Folks, when the final cattle call comes for that great big roundup in the sky, it’s conceivable that your passage through the gates of pearl will be entirely dependent on your ability to make a good vegetable stock.
And, if that is indeed the case, you’re going to be glad you read this story.
Why learn this?
Well, it’s winter, and you know you’re going to be wanting some hot soup. And so are your vegetarian friends.
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Trust me, vegetable stock is about 13 gajillion times better than water for making soups and sauces.
The steps you take
Let’s start by identifying our terms. Stock is a flavorful liquid typically made by simmering animal bones, aromatic vegetables and herbs and spices in water.
In classical French cuisine, it’s called “fond,” like “foundation.” Because sauces made from stocks are a primary component of French cuisine, good stock is essential.
I mentioned that most stocks are made from bones. This is because, along with the flavor, animal ingredients impart umami, that deep, savory, meaty taste related to the chemical glutamate. Most vegetables don’t have much umami, which is why vegetarian dishes can sometimes seem somewhat less satisfying than meat dishes.
Vegetable soups (or sauces), particularly those based on water, can very often lack a real depth of flavor.
That’s why we make an effort not to use water, because water only serves to dilute flavor rather than add to it. And that, in turn, is exactly why we use vegetable stock.
With the exception of bones, the ingredients in vegetable stock are similar to those in meat stock. Both are typically flavored with parsley, thyme, bay leaf and peppercorn, and both typically use a 2-to-1-to-1 mix of onions, carrots and celery. This is called mirepoix (meer-uh-PWAH).
To make up for the lack of bones, vegetable stock just needs more vegetables. By definition, any vegetables or their trimmings can be used. That said, though, the starch in potatoes can cloud a stock.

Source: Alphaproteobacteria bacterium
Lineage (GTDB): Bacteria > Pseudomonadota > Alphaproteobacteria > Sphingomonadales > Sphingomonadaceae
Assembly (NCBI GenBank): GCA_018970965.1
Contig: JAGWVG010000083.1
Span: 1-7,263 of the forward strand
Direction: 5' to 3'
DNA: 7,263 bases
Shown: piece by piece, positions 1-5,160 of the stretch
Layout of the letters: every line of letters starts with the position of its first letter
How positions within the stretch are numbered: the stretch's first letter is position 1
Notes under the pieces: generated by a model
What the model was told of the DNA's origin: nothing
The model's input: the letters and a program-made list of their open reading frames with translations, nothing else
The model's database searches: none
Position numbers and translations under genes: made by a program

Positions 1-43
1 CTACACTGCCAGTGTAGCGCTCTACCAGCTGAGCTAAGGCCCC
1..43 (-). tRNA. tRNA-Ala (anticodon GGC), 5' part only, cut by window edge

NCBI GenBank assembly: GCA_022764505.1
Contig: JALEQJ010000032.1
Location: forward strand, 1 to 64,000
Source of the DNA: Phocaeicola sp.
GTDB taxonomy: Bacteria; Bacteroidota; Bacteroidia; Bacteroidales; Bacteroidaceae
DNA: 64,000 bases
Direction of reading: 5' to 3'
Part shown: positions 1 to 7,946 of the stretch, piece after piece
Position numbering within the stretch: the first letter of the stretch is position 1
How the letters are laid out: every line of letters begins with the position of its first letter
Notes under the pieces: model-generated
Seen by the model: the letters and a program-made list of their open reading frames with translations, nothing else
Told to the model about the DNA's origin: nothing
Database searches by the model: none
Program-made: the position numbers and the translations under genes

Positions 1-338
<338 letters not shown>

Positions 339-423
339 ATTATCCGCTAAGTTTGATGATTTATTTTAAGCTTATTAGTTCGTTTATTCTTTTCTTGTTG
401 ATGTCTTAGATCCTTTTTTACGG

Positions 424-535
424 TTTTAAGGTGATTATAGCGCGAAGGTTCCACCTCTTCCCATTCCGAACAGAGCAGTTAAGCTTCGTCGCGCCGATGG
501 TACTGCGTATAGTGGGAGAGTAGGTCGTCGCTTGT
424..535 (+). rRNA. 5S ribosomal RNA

Also, cruciferous vegetables (broccoli, cauliflower, cabbage, etc.) are high in sulfur, which can make the stock overly bitter. Tomatoes, leeks, fennel, corncobs and root vegetables all are good, and mushrooms are terrific because they contribute umami.
Cooking the vegetables before simmering can bring out more flavor along with additional sweetness. This can be done either by sweating or sautéing them in oil or by roasting them in a hot oven. Browning the vegetables also makes the finished stock darker. Depending on what you’re using the stock for, you may or may not want to brown the vegetables first.
One last thing: You might notice that missing from this method is salt. Typically we don’t add salt to stocks because stocks are so often reduced to concentrate their flavors. (Because meat stocks also have naturally occurring gelatin, reducing them also thickens them. Vegetable stocks, because they don’t have gelatin, do not thicken when reduced.) You will add salt when you use the stock in a dish.
Here’s a recipe for about a half gallon of stock. It looks like a lot of ingredients and a lot of chopping. Trust me, though, it’s totally worth it. Also, if you don’t have absolutely all the ingredients, don’t worry about it. Just make sure you use between 1 and 2 pounds of vegetables for each quart of stock. Remember, the higher the vegetable-to-water ratio, the stronger the flavor.
Once the stock is done, use it immediately or cool it in an ice bath, then store it in the fridge up to a week or freeze it for up to three months.
Prep time: 30 minutes
Cook time: 60 minutes
Makes 2 quarts
8 sprigs parsley
1 teaspoon dried thyme
1 teaspoon peppercorns, crushed
1 bay leaf
4 juniper berries (optional)
2 tablespoons vegetable oil
8 ounces onion, small dice (2-3 medium onions)
4 ounces carrot, small dice (about 2 carrots)
4 ounces celery, small dice (about 2 ribs)
4 ounces leek (white and green), small dice (about 1 small leek)
4 ounces fennel, small dice (about half a bulb)
4 ounces shiitake mushrooms
4 ounces button mushroom
4 ounces tomato, medium dice
4 cloves garlic, crushed
4 ounces dry vermouth
2 1/2 quarts water
Tie the parsley, thyme, peppercorns, bay leaf and optional juniper berries in a small square of cheesecloth. This is called a “sachet d’epice” or “spice bag.” (If you don’t have cheesecloth, don’t worry about it. Just add these ingredients to the pot when you add the water in step 5.)
Heat the oil in a large saucepan or Dutch oven over medium heat; add the onion, carrot, celery, leek and fennel; cook slowly until soft, 5-10 minutes.
Add shiitake and button mushrooms and tomato; cook until soft, about 5 minutes.
Add garlic; cook until just fragrant, 30-45 seconds. Add sachet, vermouth and water. Heat to a boil, then reduce heat and simmer, 45 minutes.
Strain and use immediately or chill quickly, wrap, label and store in refrigerator or freezer.